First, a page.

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Nicaragua: no contest

Presidential elections: opposition eliminated means result guaranteed

SourceLAB

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The result of the Sunday 7 November presidential and congressional elections in Nicaragua is a foregone conclusion. Current president Daniel Ortega and his vice-president wife Rosario Murillo are certain to win a landslide victory, and the Sandinistas will continue to dominate the National Assembly.

President Ortega insists he is continuing the Sandinista revolution that first brought him to power after a popular insurrection in 1979.

In the runup to the 2021 elections, which could see Ortega re-elected for a fourth consecutive term, he has been doing all he can to ensure victory. Opposition candidates, including Cristiana Chamorro, daughter of former president Violeta Chamorro, have been placed under house arrest or taken to undisclosed destinations, charged with money laundering, or ‘conspiring against Nicaraguan society’.

Several of the historical Sandinista leaders including Dora Tellez have been jailed. Others have fled Nicaragua. In June, an arrest warrant was issued against the 1970s Sandinista vice-president Sergio Ramírez, who left the country for exile in Spain, commenting that he had been forced to live there under the Somoza dictatorship in the 1960s, and now felt that ‘history is repeating itself’.

‘Nobody knows if they’re going to be the next one [detained by police], nobody knows whose house is going to be raided,’ said Ramírez.

More than 20 Nicaraguan NGOs and 15 international aid organisations have been suspended, accused of using foreign funds to undermine the regime. Commenting on the shut-down of Oxfam in Nicaragua in August 2021, its regional director Simon Ticehurst said:

‘A vibrant civil society sector is synonymous with democratic life, essential for the respect of human rights, a kind of antidote against any abuse of power.’

The depth of international feeling was evident in an open letter to the Nicaraguan government by supporters of the Sandinista cause from 1979 to 1990: 

‘The Ortega-Murillo government in no way represents the values, principles and goals of the Sandinista revolution we once admired, and it betrays the memory of tens of thousands of Nicaraguans who died for a democratic Nicaragua where its people freely and fairly choose who should lead them.’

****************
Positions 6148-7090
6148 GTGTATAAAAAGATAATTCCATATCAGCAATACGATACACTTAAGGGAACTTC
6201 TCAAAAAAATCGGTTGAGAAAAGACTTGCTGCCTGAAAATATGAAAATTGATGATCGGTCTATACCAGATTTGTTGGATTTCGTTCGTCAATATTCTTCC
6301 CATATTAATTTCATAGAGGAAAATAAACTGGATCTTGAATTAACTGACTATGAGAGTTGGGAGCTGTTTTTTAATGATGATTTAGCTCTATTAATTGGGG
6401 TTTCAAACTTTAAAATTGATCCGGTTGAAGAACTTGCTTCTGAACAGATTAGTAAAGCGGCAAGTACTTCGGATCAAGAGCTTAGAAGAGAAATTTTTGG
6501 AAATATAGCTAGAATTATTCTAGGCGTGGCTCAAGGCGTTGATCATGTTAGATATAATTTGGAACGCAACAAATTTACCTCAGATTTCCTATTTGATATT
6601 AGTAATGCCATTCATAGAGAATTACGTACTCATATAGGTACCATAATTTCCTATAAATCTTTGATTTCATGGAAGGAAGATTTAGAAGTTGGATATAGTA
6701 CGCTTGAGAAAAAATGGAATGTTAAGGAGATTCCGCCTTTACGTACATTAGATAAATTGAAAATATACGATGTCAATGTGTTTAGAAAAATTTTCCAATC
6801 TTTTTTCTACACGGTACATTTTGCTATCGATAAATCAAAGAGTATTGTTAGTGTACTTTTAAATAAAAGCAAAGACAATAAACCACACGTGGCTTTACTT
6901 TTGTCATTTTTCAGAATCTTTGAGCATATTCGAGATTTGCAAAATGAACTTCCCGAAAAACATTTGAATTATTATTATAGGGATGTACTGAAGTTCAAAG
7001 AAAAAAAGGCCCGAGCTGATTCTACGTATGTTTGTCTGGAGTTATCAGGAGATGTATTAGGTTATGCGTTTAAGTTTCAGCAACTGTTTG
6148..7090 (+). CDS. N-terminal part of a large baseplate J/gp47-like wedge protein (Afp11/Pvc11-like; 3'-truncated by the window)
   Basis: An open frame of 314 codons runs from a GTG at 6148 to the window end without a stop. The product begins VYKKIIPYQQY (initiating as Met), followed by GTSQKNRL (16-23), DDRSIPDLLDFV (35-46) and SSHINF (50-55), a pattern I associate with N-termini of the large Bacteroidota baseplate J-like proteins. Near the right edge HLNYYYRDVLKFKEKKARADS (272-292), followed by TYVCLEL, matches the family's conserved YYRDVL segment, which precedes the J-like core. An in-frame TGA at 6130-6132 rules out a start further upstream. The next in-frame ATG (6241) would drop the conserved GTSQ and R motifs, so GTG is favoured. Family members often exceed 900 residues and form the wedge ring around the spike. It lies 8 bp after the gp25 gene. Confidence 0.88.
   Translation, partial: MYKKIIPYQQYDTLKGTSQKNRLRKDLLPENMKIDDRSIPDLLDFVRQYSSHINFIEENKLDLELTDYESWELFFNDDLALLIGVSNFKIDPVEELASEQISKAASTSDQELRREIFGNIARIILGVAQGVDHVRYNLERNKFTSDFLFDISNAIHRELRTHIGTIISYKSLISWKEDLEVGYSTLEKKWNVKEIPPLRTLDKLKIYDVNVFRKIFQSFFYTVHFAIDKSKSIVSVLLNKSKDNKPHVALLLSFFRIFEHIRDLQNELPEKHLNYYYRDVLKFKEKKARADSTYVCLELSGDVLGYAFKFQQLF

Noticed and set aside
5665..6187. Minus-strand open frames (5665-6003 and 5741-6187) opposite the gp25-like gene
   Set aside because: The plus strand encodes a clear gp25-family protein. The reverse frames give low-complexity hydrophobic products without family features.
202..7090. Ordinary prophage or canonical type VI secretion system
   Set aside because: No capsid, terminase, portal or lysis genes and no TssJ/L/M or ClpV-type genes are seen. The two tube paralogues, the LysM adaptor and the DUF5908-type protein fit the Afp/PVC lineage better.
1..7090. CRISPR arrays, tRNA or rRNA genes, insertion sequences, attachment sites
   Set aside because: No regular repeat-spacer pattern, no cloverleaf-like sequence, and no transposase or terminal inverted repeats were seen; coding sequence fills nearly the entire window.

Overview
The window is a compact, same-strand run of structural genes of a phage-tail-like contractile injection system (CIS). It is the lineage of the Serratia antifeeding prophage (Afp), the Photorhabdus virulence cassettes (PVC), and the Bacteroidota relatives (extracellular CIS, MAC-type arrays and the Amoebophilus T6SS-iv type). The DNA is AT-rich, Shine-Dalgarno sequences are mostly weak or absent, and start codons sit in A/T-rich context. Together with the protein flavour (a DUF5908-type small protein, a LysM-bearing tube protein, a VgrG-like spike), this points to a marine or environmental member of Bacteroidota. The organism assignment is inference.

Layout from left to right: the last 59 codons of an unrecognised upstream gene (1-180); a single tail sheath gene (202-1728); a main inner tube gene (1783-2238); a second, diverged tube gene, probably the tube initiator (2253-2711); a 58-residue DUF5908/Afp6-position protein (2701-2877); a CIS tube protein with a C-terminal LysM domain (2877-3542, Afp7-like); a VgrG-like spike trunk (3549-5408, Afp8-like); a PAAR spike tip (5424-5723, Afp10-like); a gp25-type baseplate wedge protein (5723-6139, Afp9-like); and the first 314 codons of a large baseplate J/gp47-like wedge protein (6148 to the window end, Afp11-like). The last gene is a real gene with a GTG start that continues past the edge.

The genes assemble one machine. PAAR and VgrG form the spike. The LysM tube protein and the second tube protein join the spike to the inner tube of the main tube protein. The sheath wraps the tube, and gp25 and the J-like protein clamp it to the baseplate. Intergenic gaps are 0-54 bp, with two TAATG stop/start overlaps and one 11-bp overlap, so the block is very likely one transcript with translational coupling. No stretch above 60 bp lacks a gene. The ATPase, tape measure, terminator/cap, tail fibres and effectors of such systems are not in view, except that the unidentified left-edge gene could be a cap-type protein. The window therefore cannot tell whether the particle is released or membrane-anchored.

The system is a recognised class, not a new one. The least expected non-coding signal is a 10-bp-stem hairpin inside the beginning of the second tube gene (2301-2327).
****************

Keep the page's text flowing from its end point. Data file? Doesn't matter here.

The United States and the European Union have imposed sanctions on the bank accounts and travel of high-ranking members of the Ortega government, and have denounced the upcoming elections as a ‘sham’.

Daniel Ortega. Image: Wikimedia

75 year-old Ortega, who has been largely invisible in the closing weeks of the election campaign, has responded that this international criticism is unwarranted interference in Nicaragua’s internal affairs, and yet another attempt to derail the Sandinista revolution.

He relies heavily on memories of the US-sponsored Contra war against the Sandinista government he led in the 1970s. This conflict meant the Sandinistas were unable to carry out many of their radical reform projects, and was one of the main reasons for their electoral defeat in 1979. 

Ortega returned to the presidency in 2007. At first his administration made great efforts to alleviate poverty, improve education, and support the agricultural sector in the countryside, the bedrock of support for the Sandinista cause.

Ortega was re-elected in 2011 but when he stood again for a third time in 2016 there were widespread accusations that the ballot had been rigged. He was also accused of becoming increasingly authoritarian (he soon pushed through legislation abolishing limits on presidential terms) and of keeping power within his family and a small group of allies.

By then memories of the Contra war had faded – almost two thirds of Nicaragua’s six and a half million population was born after 1990  – and it was students and other young people most of whom have known only Ortega governments, who in 2018 led widespread protests against the regime.

These protests were violently repressed by the Sandinista police and paramilitary groups backing the government. More than 300 people died, and many hundreds more were jailed. Ortega dismissed the protests as a coup attempt sponsored by the US, and ever since has continued to have people arrested on trumped-up charges.

This and the increasing number of arrests of opposition leaders in the months prior to these elections mean that parties and groups opposed to Ortega have found it hard to organise. Publications supporting them have been closed down, and their rallies disrupted.

Many of the opposition groups are boycotting this weekend’s elections, meaning Ortega and his wife are almost certain of victory. Their tactics of clamping down on political opposition and independent civil society will keep them in power, but for how much longer?


Although published in 2016, LAB’s book Rosa of the Wildgrass – the Story of a Nicaraguan Family, by Fiona Macintosh, is still one of the best aids to understanding both the Sandinista revolution and its aftermath. Rosa, its protagonist, goes in 2008 to talk to former FSLN Comandante Dora Maria Téllez, at the time on hunger strike to support the right of her party, the MRS, to political representation. Rosa tells her: ‘I’m a Sandinista and always will be, and … that means I can’t support President Ortega; I can’t be a Danielista. He’s shifted way too far from what the revolution stood for. Power and ambition have taken him somewhere that’s beyond any moral principle.’ Dora María, along with other political opponents of Daniel Ortega, was arrested in June 2021.

Main image: Daniel Ortega & Rosario Murillo. Image: Nicaragua Actual

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